Russia Got 7,500-Pound Rockets From North Korea—And Promptly Blew Up A Pair Of Ukrainian

In World

Russia is lobbing North Korean-made ballistic missiles at Ukraine from positions just north of the Russia-Ukraine border.

The missile attacks, apparently involving KN-23 solid-fuel rockets, may have caused significant damage. At least one open-source analyst believes Russia’s new North Korean missiles struck a pair of Ukrainian army logistics bases in recent days, destroying as many as 10 valuable tanker trucks.

Russia’s acquisition of KN-23s—7,500-pound, solid-fuel rockets with 1,100-pound warheads—represents a major escalation of Russia’s 23-month wider war on Ukraine. And Ukraine might not be able to strike back with similar weapons.

International sanctions bar North Korea from exporting its homegrown rockets. But the regimes of Russian dictator Vladimir Putin and North Korean dictator Kim Jong Un clearly are confident they can flaunt sanctions and widen the war without risking a serious response from Ukraine and its allies.

U.S. national-security spokesperson John Kirby told reporters Pyongyang provided Moscow’s forces with rockets and launchers. The inertially-guided KN-23 usually launches from a wheeled transport-erector-launcher. It ranges 400 miles or so and should strike within 35 yards of its aimpoint.

It’s not some super-weapon. The KN-23 broadly is similar to Russia’s Iskander ballistic missile. Ukraine’s best American-made air-defenses—Patriot PAC-2s—routinely shoot down Iskanders.

But Ukraine has just three Patriot batteries, presumably one each in Kyiv, Odesa and Kharkiv. That leaves other cities defenseless against ballistic missiles. It’s not for no reason that, according to Kirby, Russia aimed its initial KN-23 attacks at Zaporizhzhia in southern Ukraine—a city without Patriot cover.

In supplying KN-23s, North Korea grows Russia’s missile arsenal and helps it to sustain the record-large barrages it has been launching since last month. Moscow’s aim obviously is to launch more missiles than Ukraine, with its limited supply of air-defense batteries and missile-reloads, can intercept.

Ukraine could target the KN-23 launchers, but with what? Its locally-made Tochka-U ballistic missiles range just 75 miles or so. And Kyiv has assured its allies it won’t strike inside Russia proper with the air-launched cruise missiles it’s gotten from the United Kingdom and France, or with the ground-launched rockets it’s gotten from the United States.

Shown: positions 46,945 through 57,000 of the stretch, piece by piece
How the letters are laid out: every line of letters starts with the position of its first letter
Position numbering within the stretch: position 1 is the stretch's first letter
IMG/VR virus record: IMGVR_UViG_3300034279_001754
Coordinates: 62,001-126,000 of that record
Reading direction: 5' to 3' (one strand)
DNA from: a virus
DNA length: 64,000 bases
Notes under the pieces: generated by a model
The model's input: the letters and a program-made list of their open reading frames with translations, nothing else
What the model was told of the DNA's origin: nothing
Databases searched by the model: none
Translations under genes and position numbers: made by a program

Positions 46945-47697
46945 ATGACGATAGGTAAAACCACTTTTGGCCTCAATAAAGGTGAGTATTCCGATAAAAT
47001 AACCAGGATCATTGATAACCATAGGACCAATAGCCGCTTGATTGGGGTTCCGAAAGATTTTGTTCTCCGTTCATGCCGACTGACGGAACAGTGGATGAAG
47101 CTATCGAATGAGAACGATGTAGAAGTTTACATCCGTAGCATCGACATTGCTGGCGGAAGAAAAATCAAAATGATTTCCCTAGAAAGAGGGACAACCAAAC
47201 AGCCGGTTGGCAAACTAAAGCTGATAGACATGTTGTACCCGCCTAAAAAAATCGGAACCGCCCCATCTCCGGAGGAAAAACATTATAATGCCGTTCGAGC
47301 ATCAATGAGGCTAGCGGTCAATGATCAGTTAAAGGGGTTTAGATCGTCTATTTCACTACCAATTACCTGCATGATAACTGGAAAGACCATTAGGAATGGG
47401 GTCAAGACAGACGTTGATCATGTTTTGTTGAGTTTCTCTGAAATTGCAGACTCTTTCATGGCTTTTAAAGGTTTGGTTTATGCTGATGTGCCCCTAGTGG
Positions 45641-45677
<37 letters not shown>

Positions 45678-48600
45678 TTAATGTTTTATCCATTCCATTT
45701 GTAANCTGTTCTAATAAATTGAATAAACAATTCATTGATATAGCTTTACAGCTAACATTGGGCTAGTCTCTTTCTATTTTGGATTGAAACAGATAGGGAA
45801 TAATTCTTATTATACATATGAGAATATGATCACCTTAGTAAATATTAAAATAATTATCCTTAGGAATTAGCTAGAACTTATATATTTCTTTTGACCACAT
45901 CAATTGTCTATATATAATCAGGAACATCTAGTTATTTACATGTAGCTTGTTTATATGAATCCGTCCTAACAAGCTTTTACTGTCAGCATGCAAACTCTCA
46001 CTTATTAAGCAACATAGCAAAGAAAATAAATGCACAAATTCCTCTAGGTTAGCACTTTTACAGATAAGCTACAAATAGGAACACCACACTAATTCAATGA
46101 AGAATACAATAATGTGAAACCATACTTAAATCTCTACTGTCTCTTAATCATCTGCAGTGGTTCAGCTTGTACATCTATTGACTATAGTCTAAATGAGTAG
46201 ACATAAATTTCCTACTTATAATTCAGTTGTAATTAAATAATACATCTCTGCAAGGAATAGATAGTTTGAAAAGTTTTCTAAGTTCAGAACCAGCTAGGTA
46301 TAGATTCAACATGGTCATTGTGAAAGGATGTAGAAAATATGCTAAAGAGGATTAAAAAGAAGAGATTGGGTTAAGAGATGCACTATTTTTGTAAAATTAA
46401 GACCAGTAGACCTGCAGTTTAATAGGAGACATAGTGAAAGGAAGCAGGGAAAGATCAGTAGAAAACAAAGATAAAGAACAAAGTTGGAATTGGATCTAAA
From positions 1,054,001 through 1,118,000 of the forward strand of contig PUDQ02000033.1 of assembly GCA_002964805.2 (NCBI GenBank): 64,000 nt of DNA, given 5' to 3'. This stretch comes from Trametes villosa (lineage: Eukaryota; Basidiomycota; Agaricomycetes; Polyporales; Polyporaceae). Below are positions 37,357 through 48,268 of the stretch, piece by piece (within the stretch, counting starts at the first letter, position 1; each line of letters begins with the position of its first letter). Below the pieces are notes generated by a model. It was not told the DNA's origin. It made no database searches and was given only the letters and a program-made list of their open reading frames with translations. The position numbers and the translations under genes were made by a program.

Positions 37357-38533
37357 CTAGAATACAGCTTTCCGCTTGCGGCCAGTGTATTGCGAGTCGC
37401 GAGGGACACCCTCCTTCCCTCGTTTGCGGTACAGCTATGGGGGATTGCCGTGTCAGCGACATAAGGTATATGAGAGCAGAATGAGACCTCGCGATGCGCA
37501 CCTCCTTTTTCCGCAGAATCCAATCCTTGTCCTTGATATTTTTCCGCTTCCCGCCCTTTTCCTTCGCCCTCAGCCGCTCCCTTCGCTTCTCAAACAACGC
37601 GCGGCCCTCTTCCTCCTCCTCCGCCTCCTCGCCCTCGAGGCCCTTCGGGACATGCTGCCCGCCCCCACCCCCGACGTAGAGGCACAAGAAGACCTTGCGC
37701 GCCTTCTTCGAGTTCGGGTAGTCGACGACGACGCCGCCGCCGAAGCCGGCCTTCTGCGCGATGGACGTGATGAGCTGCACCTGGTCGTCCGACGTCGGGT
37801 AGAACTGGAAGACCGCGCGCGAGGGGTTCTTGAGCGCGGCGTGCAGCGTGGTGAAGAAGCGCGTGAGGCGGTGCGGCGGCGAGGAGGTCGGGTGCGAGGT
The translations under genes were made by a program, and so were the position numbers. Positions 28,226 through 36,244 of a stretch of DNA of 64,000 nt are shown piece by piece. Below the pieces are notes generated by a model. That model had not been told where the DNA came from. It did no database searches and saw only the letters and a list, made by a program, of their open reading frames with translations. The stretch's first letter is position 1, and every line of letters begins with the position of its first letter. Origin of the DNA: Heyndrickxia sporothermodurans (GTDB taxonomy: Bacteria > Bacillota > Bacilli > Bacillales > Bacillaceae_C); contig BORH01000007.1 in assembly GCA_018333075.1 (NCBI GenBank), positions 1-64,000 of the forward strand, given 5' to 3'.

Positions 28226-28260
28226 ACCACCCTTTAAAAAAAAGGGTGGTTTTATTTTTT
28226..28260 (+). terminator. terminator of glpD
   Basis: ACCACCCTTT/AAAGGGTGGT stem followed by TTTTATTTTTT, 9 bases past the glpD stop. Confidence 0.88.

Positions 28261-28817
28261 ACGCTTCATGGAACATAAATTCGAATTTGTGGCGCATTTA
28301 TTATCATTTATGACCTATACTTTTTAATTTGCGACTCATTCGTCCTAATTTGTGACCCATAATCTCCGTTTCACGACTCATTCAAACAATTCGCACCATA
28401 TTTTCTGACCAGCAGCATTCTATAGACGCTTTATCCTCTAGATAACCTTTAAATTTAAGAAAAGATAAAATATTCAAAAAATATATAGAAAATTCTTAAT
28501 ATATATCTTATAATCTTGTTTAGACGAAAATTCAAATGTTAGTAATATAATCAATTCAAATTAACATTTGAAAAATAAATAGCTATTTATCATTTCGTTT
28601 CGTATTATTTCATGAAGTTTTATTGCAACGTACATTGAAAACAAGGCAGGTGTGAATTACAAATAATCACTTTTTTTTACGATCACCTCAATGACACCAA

Ukraine makes its own long-range attack drones, and also has modified its old S-200 surface-to-air missiles into 300-mile-range surface-strike weapons. It’s unclear whether either could strike quickly and accurately enough to take out a KN-23 system on the ground.

Besides, we don’t know for sure the Ukrainians even can detect a KN-23 before it launches—or quickly enough after it launches—in order to get a clear shot at the launcher.

Ukraine could respond assymetrically, by striking harder at Russian rear-areas inside Ukraine—say, in occupied Crimea. But again, with what? Ukraine produces, on its own, only a handful of deep-strike munitions per month. It relies on its allies for the balance of its munitions needs. And its allies are unreliable.

Worst is the United States, which last year gave Ukraine 20 or so 100-mile Army Tactical Missile System rockets—but since then has declined to replenish Ukraine’s ATACMS arsenal.

The White House’s reluctance to give Ukraine large numbers of the most powerful weapons is one problem. The far greater problem is that pro-Russia Republicans in the U.S. Congress for months have refused to vote on the White House’s proposal to spend $61 billion arming Ukraine in 2024.

Until the Republicans decide to support Ukraine over Russia, Russia can continue lobbing four-ton North Korean rockets at an increasingly defenseless Ukraine. And Ukraine will have vanishingly few ways of firing back.

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Read More: Russia Got 7,500-Pound Rockets From North Korea—And Promptly Blew Up A Pair Of Ukrainian

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